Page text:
Date: Friday, 11 December 2020
ADDIS ABABA/GENEVA (Reuters) - Ethiopia’s government said on Friday it was returning Eritrean refugees to camps in the northern Tigray region, a move that prompted concerns from the United Nations refugee agency, which does not have access to the camps.
The refugees are being taken from the capital Addis Ababa back to two camps they had fled from during a month of fighting between the military and a rebellious regional force because it is now safe and stable in Tigray, the government said in a statement.
“A large number of misinformed refugees are moving out in an irregular manner,” the statement said. “The government is safely returning those refugees to their respective camps.”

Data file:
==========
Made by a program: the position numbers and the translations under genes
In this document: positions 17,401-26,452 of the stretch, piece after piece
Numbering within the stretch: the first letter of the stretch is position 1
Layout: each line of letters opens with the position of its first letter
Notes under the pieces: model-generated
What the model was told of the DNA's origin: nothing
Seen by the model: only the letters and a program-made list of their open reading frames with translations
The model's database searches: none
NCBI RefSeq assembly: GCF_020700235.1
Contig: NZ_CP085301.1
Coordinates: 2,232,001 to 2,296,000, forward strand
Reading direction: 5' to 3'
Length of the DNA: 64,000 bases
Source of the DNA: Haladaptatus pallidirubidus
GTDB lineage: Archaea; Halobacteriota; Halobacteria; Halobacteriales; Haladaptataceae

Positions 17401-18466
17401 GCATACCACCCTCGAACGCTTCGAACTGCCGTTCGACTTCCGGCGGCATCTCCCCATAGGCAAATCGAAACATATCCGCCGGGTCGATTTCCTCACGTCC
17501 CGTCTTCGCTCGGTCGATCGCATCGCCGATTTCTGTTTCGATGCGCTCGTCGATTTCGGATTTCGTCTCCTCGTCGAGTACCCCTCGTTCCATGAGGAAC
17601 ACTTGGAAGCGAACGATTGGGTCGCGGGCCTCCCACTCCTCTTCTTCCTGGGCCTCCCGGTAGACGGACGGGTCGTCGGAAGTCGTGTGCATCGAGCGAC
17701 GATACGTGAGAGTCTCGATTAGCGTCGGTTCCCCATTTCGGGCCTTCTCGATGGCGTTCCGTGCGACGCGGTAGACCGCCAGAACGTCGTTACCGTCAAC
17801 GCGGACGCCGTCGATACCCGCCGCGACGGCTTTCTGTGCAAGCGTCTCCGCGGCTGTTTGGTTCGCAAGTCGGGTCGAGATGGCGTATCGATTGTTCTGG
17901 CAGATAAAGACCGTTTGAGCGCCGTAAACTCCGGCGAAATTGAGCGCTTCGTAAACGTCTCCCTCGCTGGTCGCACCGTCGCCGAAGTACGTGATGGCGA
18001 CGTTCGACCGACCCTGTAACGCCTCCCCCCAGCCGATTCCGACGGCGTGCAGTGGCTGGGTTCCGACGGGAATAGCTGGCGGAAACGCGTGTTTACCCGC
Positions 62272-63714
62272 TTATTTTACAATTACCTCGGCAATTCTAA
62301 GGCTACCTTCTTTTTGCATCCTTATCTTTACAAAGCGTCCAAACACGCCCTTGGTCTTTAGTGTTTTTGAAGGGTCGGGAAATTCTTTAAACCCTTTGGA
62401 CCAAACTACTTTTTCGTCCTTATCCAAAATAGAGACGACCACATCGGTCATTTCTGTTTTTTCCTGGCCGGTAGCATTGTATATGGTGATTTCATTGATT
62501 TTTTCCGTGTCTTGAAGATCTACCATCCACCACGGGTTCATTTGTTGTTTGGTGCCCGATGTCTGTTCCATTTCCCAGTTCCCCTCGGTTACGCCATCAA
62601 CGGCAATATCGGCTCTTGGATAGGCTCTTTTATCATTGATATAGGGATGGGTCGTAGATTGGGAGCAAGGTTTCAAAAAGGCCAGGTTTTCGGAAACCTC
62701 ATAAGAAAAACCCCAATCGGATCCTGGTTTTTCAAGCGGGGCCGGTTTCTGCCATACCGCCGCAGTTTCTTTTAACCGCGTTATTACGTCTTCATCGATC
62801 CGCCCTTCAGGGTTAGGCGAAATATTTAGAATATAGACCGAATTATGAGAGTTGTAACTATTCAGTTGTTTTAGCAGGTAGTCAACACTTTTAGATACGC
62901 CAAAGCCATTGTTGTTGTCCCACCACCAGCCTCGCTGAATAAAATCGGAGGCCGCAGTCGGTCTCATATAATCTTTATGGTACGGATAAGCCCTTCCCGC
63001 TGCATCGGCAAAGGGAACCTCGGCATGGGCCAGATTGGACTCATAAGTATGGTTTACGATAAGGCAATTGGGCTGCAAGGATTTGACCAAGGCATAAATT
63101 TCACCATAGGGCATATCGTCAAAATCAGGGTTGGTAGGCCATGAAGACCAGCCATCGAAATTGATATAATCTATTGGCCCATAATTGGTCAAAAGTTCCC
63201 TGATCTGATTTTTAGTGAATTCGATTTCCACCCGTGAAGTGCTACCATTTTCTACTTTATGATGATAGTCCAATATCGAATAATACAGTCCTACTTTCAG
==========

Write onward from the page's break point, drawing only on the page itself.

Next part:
United Nations officials have expressed concern about reports of continued clashes in the region.
“We have not been informed by the government or any other authorities or other partners about a planned relocation,” Babar Baloch, spokesman for the United Nations refugee agency, said at a news conference in Geneva. He called the reports “alarming.”
He added, “While we cannot speculate at this time, any refoulement would be absolutely unacceptable.”
Refoulement is a technical term that refers to forcing refugees to return to the country they fled from.
There are 96,000 Eritrean refugees registered in Ethiopia. Most live in Tigray, which borders Eritrea.
(This story corrects to clarify that “absolutely unacceptable” quote referred to sending refugees back to Eritrea)
*Reporting by Addis Ababa newsroom and Emma Farge in Geneva; Additional reporting by Nairobi newsroom; Editing by Alexandra Zavis; Writing by Tim Cocks; Editing by Maggie Fick, William Maclean